She is the first employee at Invest in Agder, a pilot promotion function focused on attracting and facilitating foreign direct investments in the region. Invest in Agder is the first regional division of the national Invest in Norway program.
Foreign investments have always been big in Agder. A large number of the leading companies in the process industry and suppliers to the oil and gas industry are on foreign hands. For Grobæk, foreign investments in Agder is about retention and expansion.
“Attracting new businesses while keeping existing businesses happy,” says Grobæk. “We often think we should be ‘attractive hosts’. I don’t care much for that expression. For me, it is all about costumer service. We should view foreign investors as customers, not investors.”
If your job is to attract foreign investments, you might think your focus should be primarily outside of Norway. Grobæk disagrees.
“In order to attract foreign players, the home field must be inviting and welcoming,” she says. “The leading industries in our region have an international mindset. It comes naturally because they operate in a global market and often have foreign ownership. I think the public sector has a potential to become more commercial to match the business sector. Establishing Invest in Agder is definitely a step in the right direction,” says Grobæk.
Born and raised in Agder, Grobæk has a good feel for the region she is promoting, even after 18 outside of the region. A total of 15 years outside of Norway, in Germany, Denmark, France, Scotland, US and Hong Kong, gives her a good understanding of markets. Her background is in international business development and marketing.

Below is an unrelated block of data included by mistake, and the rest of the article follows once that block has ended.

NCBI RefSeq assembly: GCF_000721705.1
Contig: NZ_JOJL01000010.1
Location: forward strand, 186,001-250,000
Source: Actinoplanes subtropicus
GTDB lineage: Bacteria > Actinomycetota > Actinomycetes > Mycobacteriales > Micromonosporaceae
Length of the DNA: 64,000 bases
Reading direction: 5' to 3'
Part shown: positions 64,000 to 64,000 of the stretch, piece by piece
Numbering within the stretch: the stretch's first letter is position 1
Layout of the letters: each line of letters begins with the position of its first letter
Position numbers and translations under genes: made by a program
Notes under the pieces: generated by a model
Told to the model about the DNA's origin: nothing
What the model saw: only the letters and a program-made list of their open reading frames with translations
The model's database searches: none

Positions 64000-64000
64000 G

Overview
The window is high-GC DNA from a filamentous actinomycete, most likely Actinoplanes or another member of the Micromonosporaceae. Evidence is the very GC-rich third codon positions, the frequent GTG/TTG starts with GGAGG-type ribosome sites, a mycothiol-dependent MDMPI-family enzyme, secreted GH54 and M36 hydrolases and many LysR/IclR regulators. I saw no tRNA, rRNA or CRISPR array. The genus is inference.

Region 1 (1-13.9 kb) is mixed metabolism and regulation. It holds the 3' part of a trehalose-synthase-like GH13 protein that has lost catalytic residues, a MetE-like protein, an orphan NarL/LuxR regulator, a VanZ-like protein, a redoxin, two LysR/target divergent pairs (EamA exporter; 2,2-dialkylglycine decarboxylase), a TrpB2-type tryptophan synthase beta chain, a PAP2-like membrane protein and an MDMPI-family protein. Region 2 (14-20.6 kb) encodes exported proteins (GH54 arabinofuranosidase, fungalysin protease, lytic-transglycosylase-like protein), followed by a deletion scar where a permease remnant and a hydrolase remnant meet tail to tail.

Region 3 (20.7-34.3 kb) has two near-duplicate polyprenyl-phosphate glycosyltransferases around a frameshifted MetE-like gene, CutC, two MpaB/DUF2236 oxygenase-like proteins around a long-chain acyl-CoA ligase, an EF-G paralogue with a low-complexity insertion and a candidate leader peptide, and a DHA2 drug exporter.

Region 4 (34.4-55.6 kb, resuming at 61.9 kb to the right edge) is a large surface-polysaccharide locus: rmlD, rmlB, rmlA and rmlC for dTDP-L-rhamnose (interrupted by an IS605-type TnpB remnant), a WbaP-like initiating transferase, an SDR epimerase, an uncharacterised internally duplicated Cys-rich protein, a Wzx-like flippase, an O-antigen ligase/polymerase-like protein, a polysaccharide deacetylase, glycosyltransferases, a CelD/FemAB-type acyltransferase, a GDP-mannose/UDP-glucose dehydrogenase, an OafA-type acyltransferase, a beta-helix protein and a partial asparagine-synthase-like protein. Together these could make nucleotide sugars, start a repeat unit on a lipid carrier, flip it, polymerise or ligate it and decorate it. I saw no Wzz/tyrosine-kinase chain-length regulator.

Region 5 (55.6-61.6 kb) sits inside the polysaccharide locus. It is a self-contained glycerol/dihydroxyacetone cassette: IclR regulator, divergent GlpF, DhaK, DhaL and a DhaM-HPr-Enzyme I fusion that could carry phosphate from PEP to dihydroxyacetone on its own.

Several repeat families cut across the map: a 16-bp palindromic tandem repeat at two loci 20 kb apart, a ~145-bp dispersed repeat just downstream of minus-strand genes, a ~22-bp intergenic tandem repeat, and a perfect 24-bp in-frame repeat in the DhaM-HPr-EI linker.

Three months into the job, Grobæk has come to know the suppliers to the oil and gas industry better after travelling with them to OTC in Houston. However, the majority of her time has been spent promoting data storage, following huge investments in infrastructure for a world-class data center in Vennesla, just north of Kristiansand.
“Agder is the natural location for an international data center. The infrastructure is already established. It will be a stronghold for data storage and also for data processing,” says Grobæk.
She will also market the softer values, such as the fact that Norwegians are repeatedly reported to be the happiest people on earth, and that the regional capital Kristiansand recently was named the most attractive city in Norway.
«These things matter in the war on talent. A strong and international oriented university is also important to attract the smartest minds,” says Grobæk.